It was also during this period that he met Bela Lugosi. In Tim Burton‘s treatment of the subject, you’re led to believe that Lugosi was a down on his luck actor that was addicted to morphine, with zero friends, and though parts of this are true, Lugosi had a monkey on his back the size of King Kong, he was still getting work and had Frank Sinatra of all people in his corner. When he went into rehab, Ol’ Blue Eyes sent him a cheque for $1,000 and a note that read:
Thank you so much for many, many wonderful hours of entertainment.
Wood and Lugosi’s friendship would see them work together on three movies. The aforementioned Glen Or Glenda, 1955’s Bride Of The Monster, and 1959’s Plan 9 From Outer Space, all of which are now rightly considered cult classics. It may seem strange of me to not go into a deep dive on Plan 9 From Outer Space in a piece about Ed Wood, but this is because I’m in the process of writing a separate piece on it for publication in a few weeks’ time, and if I get into it here, then there’s no point me doing that, now is there? Let’s just say that along with the other two I’ve just mentioned, it’s part of a trinity of films that are quintessential Ed Wood and should be required watching for anyone who considers themselves a fan of the man.
It was also during this time that Ed Wood showed himself to be a fantastic snake oil salesman as he managed to convince the Baptist Church Of Beverly Hills to cough up the money for his masterpiece, and it was a trait that would see him manage to carry on creating movies right up until his death. Sadly though, by 1965 he was struggling to find work in any genre that wasn’t erotica and then eventually into hardcore pornography, and these would be the productions that would fill up the vast majority of his remaining 13 years on the planet. This is a shame as he deserved much better than that.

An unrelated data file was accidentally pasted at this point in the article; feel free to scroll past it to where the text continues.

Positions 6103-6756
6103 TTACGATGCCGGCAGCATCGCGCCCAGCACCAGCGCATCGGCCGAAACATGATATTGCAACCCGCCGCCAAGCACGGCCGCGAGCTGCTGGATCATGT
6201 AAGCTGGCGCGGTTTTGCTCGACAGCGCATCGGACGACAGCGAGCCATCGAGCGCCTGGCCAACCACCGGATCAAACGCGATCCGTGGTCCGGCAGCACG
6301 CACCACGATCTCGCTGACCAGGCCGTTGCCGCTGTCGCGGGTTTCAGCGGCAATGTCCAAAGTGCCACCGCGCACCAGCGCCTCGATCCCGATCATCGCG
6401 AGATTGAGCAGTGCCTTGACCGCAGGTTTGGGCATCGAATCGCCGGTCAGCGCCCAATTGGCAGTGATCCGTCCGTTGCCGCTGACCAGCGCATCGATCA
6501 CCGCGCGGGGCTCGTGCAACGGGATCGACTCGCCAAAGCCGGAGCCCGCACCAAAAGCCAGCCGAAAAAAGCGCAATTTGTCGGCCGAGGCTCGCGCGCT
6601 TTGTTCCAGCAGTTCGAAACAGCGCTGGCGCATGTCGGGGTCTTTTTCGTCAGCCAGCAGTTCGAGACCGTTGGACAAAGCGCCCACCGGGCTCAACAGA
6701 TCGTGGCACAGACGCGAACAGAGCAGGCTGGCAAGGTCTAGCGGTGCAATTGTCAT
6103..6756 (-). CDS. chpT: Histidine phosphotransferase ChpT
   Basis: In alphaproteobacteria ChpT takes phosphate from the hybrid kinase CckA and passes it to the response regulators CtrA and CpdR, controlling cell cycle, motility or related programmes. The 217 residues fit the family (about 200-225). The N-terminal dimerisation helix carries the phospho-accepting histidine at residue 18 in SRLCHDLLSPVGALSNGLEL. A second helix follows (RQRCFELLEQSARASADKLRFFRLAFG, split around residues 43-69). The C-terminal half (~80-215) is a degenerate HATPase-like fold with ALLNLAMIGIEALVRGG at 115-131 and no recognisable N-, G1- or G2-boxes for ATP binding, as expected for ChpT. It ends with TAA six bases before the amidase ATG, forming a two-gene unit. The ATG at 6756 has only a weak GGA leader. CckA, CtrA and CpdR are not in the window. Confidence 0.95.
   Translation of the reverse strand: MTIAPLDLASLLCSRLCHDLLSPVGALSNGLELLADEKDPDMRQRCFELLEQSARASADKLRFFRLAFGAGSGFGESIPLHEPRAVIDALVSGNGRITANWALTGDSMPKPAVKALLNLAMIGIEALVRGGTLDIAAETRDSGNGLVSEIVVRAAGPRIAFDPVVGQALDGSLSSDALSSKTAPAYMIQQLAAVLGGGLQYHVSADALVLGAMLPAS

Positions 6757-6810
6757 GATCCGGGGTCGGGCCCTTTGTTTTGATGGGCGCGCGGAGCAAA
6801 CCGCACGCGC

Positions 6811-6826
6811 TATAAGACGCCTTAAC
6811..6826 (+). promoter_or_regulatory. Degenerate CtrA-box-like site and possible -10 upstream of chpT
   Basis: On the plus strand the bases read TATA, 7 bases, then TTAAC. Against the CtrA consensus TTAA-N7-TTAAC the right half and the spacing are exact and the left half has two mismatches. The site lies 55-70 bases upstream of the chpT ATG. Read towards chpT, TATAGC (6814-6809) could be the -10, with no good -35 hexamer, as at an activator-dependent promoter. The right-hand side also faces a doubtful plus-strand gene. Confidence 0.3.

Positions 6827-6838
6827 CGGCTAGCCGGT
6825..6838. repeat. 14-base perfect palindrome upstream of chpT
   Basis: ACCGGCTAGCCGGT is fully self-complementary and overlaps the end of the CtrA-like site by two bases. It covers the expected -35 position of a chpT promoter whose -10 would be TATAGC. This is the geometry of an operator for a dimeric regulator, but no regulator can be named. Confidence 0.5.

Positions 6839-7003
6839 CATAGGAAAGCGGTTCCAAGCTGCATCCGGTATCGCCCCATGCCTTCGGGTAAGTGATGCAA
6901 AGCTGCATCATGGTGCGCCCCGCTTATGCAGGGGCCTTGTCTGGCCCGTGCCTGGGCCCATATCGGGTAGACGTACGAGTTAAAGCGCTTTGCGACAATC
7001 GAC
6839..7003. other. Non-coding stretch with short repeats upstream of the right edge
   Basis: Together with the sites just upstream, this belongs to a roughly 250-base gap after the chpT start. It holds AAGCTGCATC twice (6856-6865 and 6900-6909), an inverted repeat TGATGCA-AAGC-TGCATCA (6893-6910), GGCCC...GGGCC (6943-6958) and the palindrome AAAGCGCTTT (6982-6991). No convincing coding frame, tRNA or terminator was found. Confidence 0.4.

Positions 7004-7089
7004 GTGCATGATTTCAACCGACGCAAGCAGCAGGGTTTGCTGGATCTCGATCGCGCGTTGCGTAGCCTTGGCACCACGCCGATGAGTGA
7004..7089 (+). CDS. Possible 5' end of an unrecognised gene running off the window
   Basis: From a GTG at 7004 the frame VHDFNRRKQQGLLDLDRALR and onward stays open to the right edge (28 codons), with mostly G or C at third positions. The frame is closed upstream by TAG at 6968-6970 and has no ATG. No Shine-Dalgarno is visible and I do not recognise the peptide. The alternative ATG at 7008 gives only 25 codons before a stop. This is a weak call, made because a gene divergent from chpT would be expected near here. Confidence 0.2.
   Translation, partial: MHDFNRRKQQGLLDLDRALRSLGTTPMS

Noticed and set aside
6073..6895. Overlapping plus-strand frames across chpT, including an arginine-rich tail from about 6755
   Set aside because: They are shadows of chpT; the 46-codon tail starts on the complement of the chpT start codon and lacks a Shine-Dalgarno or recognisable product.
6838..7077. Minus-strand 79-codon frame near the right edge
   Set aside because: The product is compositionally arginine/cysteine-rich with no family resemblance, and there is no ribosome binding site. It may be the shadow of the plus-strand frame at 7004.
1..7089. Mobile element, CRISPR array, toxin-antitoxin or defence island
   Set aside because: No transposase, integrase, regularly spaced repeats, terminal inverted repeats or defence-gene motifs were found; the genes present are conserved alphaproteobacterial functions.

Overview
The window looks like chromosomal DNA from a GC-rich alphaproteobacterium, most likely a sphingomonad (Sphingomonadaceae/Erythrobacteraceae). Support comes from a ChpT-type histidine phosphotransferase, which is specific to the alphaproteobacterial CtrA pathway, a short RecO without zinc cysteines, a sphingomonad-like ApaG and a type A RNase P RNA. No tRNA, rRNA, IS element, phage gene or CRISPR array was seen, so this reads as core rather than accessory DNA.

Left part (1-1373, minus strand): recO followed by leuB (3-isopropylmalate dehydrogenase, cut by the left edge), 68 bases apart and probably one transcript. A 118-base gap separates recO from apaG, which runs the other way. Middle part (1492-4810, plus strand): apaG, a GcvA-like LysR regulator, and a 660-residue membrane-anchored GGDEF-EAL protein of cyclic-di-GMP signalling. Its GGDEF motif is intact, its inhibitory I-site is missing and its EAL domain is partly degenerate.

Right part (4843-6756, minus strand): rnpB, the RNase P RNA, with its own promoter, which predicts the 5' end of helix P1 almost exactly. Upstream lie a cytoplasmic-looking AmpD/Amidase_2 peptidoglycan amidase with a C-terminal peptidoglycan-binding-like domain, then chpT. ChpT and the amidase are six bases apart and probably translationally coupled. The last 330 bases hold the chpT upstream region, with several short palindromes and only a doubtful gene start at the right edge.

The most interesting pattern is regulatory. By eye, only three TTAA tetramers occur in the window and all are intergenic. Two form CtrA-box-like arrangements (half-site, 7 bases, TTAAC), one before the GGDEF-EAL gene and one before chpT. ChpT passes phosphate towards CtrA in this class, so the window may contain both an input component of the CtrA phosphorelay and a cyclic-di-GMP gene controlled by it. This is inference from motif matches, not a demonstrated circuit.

If you watch any of his features up to 1965’s Orgy Of The Dead, where Wood was screenwriter and production manager and was the major turning point in his career, there is a lot to be admired about them. Admittedly, they aren’t the best shot or acted, with performers reading lines off of paper attached to items on set and scenes full of stock footage and special effects that Stevie Wonder could’ve done better, but there is a genuine love for his art that shines through. It doesn’t matter that he never had the technical ability to back up his ambitious plans or the money to pull it off, Ed Wood went into each film as if he was making Citizen Kane, and you have to respect him for it. He was the definition of ‘Do It Yourself’, a self-made man who really shouldn’t have succeeded in the cut-throat world of Hollywood, but for a while managed to—even if he never got the A-list movies he was always craving.
What he didn’t deserve was to be forgotten, and he would’ve remained just a footnote in film history if it hadn’t been for Harry and Michael Medved’s 1980 book, The Golden Turkey Awards. It was this publication that looked at the very worst that Hollywood had ever had to offer, and within its hallowed pages it voted Ed Wood ‘The Worst Director Of All Time’ and Plan 9 From Outer Space as ‘The Worst Movie Ever Made’, and that was all it took. Almost overnight, Ed Wood became a must-see for a whole new generation of fans raised on late-night B-Movie marathons, and since then he has always held a special place in the hearts of those of us who love as much trash on their screens as they can find.